Posts about Virginia Avenue Tunnel
Replacing and expanding CSX's Virginia Avenue tunnel in southeast Capitol Hill will be no easy task and is likely to cause more than a few headaches for local residents. Last night, CSX and DDOT kicked off the formal public involvement process, asking attendees for comments, concerns and potential alternatives.
The project scope is virtually unchanged since CSX first unveiled its plans to widen and deepen the tunnel that runs under the eastbound lanes of Virginia Avenue, SE.
The biggest difference since initial talks began in late 2009 is that CSX has chosen not to wait for any additional public funding and will cover much of the additional cost with $160 million of its own capital.
Tonight's event officially started the NEPA environmental evaluation process. The federal review process is being led by the Federal Highway Administration because of the project's potential to impact traffic flow on and off of I-295.
Construction may require temporary closure of the 295 Eastbound on-ramp at 8th Street and Virginia Avenue. This would force drivers heading across the 11th Street Bridge to use the on-ramp at 11th and N Streets.
As part of the NEPA process, CSX and DDOT will hold several public meetings, and this first one was billed as a "scoping meeting." Here's the presentation.
While CSX provided plenty of nametagged people to talk to members of the public and address questions, the open format left more that a few people scratching their heads. A number of attendees expressed their disappointment that CSX didn't begin the meeting with some kind of general presentation about project basics, like tentative designs and schedule, need and potential impacts.
"I don't even really know what's happening," said one nearby resident. "Is this tunnel only one option? I'm not a shy person, so I have no problem asking questions of these people, but I could see how a lot of people can get intimidated."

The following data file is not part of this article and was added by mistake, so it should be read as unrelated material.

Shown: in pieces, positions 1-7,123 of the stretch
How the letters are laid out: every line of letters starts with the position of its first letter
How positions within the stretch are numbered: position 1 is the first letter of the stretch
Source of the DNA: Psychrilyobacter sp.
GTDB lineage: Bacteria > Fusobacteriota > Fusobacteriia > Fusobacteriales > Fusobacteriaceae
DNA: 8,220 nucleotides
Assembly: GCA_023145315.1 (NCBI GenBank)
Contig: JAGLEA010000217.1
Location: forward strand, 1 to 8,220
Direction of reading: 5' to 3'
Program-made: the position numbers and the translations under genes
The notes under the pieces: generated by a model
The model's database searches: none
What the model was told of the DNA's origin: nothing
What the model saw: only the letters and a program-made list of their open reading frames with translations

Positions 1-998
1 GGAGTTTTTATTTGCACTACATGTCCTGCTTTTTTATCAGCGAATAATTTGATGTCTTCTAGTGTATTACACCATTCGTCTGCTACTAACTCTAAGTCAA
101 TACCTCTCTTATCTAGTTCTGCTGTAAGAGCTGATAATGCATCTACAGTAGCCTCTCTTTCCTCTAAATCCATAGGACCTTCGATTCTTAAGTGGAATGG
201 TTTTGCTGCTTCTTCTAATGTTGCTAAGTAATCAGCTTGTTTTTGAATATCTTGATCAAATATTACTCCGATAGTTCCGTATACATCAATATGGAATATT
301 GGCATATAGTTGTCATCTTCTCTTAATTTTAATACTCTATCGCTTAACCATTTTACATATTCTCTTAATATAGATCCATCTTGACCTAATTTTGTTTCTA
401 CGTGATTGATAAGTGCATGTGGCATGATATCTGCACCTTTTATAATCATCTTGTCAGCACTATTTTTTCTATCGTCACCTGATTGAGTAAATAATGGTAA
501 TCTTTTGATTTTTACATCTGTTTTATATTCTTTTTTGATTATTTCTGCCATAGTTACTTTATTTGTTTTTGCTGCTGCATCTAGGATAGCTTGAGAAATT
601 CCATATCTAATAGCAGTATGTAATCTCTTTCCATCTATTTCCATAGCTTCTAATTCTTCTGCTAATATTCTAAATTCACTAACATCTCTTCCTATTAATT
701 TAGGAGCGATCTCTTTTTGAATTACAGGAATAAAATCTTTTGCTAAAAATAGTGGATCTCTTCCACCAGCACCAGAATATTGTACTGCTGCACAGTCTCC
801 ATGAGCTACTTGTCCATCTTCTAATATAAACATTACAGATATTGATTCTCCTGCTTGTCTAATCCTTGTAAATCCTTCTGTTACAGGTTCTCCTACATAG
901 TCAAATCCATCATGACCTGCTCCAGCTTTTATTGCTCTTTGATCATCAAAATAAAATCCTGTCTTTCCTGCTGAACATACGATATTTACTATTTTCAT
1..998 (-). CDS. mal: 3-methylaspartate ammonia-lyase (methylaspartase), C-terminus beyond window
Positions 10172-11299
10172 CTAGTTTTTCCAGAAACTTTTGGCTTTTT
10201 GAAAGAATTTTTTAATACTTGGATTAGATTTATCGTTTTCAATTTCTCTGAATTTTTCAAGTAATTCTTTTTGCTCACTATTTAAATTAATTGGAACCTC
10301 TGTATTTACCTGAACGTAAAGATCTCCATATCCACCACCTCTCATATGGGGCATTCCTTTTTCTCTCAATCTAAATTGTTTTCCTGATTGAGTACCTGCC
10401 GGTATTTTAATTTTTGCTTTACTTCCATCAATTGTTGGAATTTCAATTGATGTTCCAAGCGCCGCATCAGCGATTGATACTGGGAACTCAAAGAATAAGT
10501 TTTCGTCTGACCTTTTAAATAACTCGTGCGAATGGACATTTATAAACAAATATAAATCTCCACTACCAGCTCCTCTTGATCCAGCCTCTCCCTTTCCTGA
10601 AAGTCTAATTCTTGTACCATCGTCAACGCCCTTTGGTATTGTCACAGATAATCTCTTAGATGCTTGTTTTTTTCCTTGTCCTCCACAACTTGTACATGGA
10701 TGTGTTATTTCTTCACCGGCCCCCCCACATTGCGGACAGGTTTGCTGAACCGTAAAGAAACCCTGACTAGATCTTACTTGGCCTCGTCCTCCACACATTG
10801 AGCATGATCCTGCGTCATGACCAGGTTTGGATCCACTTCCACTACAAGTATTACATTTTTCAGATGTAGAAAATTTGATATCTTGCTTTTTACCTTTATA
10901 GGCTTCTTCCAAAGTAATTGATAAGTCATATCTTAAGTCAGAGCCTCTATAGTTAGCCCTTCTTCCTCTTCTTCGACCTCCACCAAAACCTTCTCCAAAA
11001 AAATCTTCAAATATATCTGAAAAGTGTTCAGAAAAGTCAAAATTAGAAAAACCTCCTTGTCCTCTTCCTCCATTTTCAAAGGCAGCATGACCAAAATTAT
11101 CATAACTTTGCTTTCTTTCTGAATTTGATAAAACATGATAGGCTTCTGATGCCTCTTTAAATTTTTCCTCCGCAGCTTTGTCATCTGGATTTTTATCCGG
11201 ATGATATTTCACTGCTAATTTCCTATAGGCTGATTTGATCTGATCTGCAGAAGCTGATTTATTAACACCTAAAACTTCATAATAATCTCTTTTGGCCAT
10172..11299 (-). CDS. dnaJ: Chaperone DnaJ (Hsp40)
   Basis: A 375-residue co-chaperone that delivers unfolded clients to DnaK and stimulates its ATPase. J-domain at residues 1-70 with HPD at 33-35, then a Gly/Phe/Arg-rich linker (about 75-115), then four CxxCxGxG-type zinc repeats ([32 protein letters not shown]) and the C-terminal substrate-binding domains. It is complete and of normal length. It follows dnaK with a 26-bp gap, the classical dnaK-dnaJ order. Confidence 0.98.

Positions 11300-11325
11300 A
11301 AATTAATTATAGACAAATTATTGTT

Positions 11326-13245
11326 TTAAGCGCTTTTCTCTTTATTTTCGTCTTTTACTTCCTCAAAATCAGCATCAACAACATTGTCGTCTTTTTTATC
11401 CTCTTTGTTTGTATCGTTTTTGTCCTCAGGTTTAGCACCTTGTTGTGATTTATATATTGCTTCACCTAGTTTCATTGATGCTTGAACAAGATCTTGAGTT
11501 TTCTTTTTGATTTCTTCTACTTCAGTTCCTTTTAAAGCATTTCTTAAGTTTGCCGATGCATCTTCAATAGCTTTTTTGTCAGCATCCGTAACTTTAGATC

That may indeed have happened. The organizers boasted about 100 attendees signing in, but it appeared that only half of those were in any way engaged in asking questions of submitting comments, with many others quickly scanning past the placards before heading off into the night.
What's more, the meeting had a decidedly superficial feel to it. The placards scattered about the room contained very little information beyond introductory NEPA facts, a very basic project scope, and a lot of pro-freight rail propaganda, including some nifty computer animations about the National Gateway project.
As David Garber, ANC Commissioner for the affected neighborhood, pointed out, the meeting was lacking in answers to residents' most important questions: what happens during construction and what does the community get out at the end? "Virginia Avenue is not a great public space currently," Garber said, "so there's an opportunity here to change that."
So while many residents were left wondering why they should be made to endure huge, several year long disruptions to their daily lives, there was no sign anywhere of CSX's proposed community amenities.
CSX is clearly making significant efforts to reach out to the community. They're going to need it to overcome an earlier snafu in which the railroad and its consultants used old satellite images for preliminary planning. The old photos left planners unaware that Virginia Avenue was no longer a strip of vacant parcels, but instead a burgeoning neighborhood of new row houses and a senior apartment building.
Still, this event did little to answer residents' questions or quell their fears that the project would be a major disruption to their daily lives. While asking for comments, questions and alternatives is a laudable effort, it is difficult for the public to make reasonable suggestions if they no so little about the actual impacts they can expect.
If you live or work near Virginia Avenue or frequent the SE-SW freeway, DDOT and CSX want to hear your concerns. The NEPA process requires a 30-day comment period, leaving interested members of the public until October 14th to submit their comments. Comments can be submitted via email to email@example.com or via the project website.
Update: The boards from the meeting are now posted online.
Matt Johnson's post on CSX's plans for Virginia Avenue has generated a very large debate. Jacqueline Dupree scanned in the sketch showing some of CSX's ideas for how its project might improve the immediate area.
Those include better underpasses across Virginia Avenue, a new connection at 2nd Street between Garfield and Canal Parks, and a relocated Virginia Avenue that would "create space for a greenway."
Commenters seem divided over whether the regional benefits do or should outweigh the local inconvenience, and whether the prosperous CSX railroad ought to pay for the improvements without public help. These plans don't answer any of those questions, but provide more food for debate.